Blog

Lessons from theater improv

While there is no denying the hardships of Alzheimer’s and other dementias, a growing number of families are exploring innovative strategies for including lightness and laughter on the journey. One option is to steal a page from the theater arts—specifically, improvisational theater. In conventional comedy improv, actors are presented with the unexpected and must come... Read More

When Dad resists a walker

For many older adults, use of a walker carries great stigma. It’s a symbol of disability and often of isolation. In actual fact, a walker can be the key to staying actively engaged with favorite activities. The benefits of a walker It can bear up to 50% of a person’s weight. (A cane holds only... Read More

When caregiving ends: Activities

Reentry If caring for your loved one was the main focus of your day, after his or her passing, expect a feeling of emptiness to dominate your awareness. In caregiving, you may have given up many personal activities, friendships, and possibly even a career, to accommodate your relative’s needs. This is especially true if he... Read More

Medicare Open Enrollment Tips

Are you happy with your relative’s Medicare plan? If not, fall is the annual “Open Enrollment” period. This is when you can change plans for the coming year. Open Enrollment for 2019 is October 15 to December 7. Even if your loved one likes the current plan, consider any new diagnoses or prescriptions since last... Read More

A doctor’s visit after a fall

A surprising number of conditions, from simple to serious, can cause an older adult to fall. If you observed the fall or arrived soon after, find out if your loved one had a warning or felt dizzy beforehand. Any chance he or she fainted? Was the fall from stumbling on an obstacle? Or more from... Read More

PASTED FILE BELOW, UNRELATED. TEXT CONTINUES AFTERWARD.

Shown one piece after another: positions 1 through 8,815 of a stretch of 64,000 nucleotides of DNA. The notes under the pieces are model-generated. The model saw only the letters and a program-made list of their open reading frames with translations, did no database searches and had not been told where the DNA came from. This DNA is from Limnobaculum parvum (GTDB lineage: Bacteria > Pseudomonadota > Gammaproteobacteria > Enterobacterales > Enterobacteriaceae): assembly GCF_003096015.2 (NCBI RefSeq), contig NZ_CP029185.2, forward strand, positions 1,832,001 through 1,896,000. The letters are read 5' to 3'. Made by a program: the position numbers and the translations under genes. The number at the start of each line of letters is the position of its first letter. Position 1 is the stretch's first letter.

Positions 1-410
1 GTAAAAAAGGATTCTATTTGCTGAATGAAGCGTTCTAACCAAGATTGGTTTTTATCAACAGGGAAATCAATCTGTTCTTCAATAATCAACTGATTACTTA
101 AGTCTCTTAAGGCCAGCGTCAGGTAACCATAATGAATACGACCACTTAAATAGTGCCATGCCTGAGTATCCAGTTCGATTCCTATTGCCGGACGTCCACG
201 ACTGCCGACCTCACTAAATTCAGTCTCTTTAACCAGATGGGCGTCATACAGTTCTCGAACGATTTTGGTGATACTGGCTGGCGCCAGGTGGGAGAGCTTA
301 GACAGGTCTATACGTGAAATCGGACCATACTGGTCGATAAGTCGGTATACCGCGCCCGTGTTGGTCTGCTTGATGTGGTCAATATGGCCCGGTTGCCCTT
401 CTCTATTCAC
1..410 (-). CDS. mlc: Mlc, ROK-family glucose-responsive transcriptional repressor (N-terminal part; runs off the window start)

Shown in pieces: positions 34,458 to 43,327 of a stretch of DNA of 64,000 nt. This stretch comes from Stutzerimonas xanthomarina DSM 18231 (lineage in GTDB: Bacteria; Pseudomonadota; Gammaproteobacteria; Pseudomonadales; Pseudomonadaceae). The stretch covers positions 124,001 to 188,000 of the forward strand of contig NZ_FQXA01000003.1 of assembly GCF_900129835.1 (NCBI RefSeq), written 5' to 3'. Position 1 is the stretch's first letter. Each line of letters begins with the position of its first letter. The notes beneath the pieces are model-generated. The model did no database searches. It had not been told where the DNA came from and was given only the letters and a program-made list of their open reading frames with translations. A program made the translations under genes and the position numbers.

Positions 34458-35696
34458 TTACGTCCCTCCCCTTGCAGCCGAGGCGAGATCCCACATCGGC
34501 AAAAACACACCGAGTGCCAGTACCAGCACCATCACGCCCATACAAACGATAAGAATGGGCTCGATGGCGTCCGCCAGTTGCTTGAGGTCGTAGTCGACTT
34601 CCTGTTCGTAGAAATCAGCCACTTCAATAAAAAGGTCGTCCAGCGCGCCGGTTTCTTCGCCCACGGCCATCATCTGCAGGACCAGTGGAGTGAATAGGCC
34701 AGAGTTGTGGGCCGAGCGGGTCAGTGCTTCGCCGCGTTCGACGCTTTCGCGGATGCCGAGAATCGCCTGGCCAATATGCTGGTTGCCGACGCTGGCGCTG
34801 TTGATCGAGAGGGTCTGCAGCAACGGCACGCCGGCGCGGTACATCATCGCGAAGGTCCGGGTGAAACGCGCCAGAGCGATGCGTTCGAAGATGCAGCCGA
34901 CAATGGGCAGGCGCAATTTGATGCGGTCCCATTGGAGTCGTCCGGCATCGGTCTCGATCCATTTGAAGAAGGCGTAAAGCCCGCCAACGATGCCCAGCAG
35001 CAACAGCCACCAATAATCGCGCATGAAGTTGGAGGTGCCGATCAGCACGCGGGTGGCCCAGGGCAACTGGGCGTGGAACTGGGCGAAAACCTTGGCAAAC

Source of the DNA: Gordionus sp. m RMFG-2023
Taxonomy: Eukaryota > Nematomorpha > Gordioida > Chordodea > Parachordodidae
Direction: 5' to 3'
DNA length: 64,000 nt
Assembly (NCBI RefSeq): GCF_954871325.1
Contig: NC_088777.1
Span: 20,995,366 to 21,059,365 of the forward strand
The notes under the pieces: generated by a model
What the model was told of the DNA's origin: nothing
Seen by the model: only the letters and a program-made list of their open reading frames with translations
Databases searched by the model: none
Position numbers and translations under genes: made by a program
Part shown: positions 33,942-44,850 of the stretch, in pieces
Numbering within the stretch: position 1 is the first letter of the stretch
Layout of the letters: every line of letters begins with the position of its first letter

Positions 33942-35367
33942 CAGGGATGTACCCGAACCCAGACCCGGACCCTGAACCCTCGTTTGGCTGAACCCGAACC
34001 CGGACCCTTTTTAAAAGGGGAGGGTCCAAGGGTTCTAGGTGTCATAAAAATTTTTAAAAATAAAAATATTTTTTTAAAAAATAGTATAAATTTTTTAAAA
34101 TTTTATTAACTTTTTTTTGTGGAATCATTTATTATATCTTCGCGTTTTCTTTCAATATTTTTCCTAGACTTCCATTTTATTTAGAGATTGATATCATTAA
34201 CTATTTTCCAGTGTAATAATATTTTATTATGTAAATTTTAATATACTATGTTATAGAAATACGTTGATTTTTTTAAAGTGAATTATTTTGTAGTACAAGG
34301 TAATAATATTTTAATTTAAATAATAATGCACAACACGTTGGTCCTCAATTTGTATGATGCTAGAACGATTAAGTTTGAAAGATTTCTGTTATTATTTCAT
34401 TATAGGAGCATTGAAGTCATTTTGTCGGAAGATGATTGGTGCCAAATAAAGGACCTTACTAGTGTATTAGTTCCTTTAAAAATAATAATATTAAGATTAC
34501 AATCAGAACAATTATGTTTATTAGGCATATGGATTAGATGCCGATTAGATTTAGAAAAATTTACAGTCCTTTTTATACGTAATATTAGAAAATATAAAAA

What is MCI (Mild Cognitive Impairment)?

“Senior moments” are a normal part of aging. They happen to everyone. We just don’t process things as quickly as we did in younger years. Some people develop significant memory and thinking problems. These people are eventually unable to live safely on their own. Typically, they have a stroke or develop Alzheimer’s or Parkinson’s disease.... Read More

If Mom is afraid of falling again

Many older adults who have fallen believe it is best to “stay safe” and avoid falling again by restricting their activities. Unfortunately, that’s the worst thing they can do! Inactivity is a path to reduced strength and mobility, which increases the risk of a fall and injury. One of the most important things you can... Read More

When caregiving ends: Emotions

Waves of emotions When a person you’ve been caring for dies, you are likely to have many feelings. Sometimes conflicting feelings. You may find that emotions wash over you unexpectedly, arising suddenly like a wave, and then subside. This is a normal part of life after loss. Grief can be described as a combination of... Read More

How Parkinson’s affects communication

If the person you care for has Parkinson’s, you may be surprised to discover the many ways the disease hampers communication. Voice problems alone affect 60%-80% of people with this condition. Low volume and slurred speech may make it hard at times for you to grasp what your loved one is saying. He or she... Read More

Genetic testing for Alzheimer’s

These days, most everyone is wondering if they are likely to develop Alzheimer’s disease. If someone in your immediate family has been diagnosed with the disease, you might feel at especially high risk. There is a test for an Alzheimer’s gene (APOE4). But it’s not 100% certain: Not everyone who has the APOE4 gene will... Read More